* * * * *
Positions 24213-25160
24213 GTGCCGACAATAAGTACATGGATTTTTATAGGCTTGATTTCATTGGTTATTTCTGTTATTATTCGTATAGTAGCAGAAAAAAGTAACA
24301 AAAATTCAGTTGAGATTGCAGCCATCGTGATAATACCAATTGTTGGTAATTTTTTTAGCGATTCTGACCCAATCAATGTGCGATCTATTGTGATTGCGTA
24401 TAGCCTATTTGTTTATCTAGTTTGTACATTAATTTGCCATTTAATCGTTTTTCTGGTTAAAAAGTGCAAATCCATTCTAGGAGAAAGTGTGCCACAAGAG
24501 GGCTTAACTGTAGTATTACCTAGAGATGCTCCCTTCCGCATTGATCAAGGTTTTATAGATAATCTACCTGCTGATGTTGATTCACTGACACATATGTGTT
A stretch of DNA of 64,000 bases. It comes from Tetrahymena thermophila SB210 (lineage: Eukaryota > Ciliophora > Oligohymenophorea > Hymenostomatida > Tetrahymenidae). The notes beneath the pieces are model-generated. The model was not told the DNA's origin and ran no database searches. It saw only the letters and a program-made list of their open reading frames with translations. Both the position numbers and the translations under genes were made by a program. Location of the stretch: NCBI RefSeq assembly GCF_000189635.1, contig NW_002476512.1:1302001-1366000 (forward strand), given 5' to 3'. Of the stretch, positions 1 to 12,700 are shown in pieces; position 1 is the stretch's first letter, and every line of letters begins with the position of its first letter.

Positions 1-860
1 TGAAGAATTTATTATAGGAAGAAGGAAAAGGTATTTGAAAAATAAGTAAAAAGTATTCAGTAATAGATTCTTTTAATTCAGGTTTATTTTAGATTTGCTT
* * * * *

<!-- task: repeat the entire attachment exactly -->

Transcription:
Positions 24213-25160
24213 GTGCCGACAATAAGTACATGGATTTTTATAGGCTTGATTTCATTGGTTATTTCTGTTATTATTCGTATAGTAGCAGAAAAAAGTAACA
24301 AAAATTCAGTTGAGATTGCAGCCATCGTGATAATACCAATTGTTGGTAATTTTTTTAGCGATTCTGACCCAATCAATGTGCGATCTATTGTGATTGCGTA
24401 TAGCCTATTTGTTTATCTAGTTTGTACATTAATTTGCCATTTAATCGTTTTTCTGGTTAAAAAGTGCAAATCCATTCTAGGAGAAAGTGTGCCACAAGAG
24501 GGCTTAACTGTAGTATTACCTAGAGATGCTCCCTTCCGCATTGATCAAGGTTTTATAGATAATCTACCTGCTGATGTTGATTCACTGACACATATGTGTT
A stretch of DNA of 64,000 bases. It comes from Tetrahymena thermophila SB210 (lineage: Eukaryota > Ciliophora > Oligohymenophorea > Hymenostomatida > Tetrahymenidae). The notes beneath the pieces are model-generated. The model was not told the DNA's origin and ran no database searches. It saw only the letters and a program-made list of their open reading frames with translations. Both the position numbers and the translations under genes were made by a program. Location of the stretch: NCBI RefSeq assembly GCF_000189635.1, contig NW_002476512.1:1302001-1366000 (forward strand), given 5' to 3'. Of the stretch, positions 1 to 12,700 are shown in pieces; position 1 is the stretch's first letter, and every line of letters begins with the position of its first letter.

Positions 1-860
1 TGAAGAATTTATTATAGGAAGAAGGAAAAGGTATTTGAAAAATAAGTAAAAAGTATTCAGTAATAGATTCTTTTAATTCAGGTTTATTTTAGATTTGCTT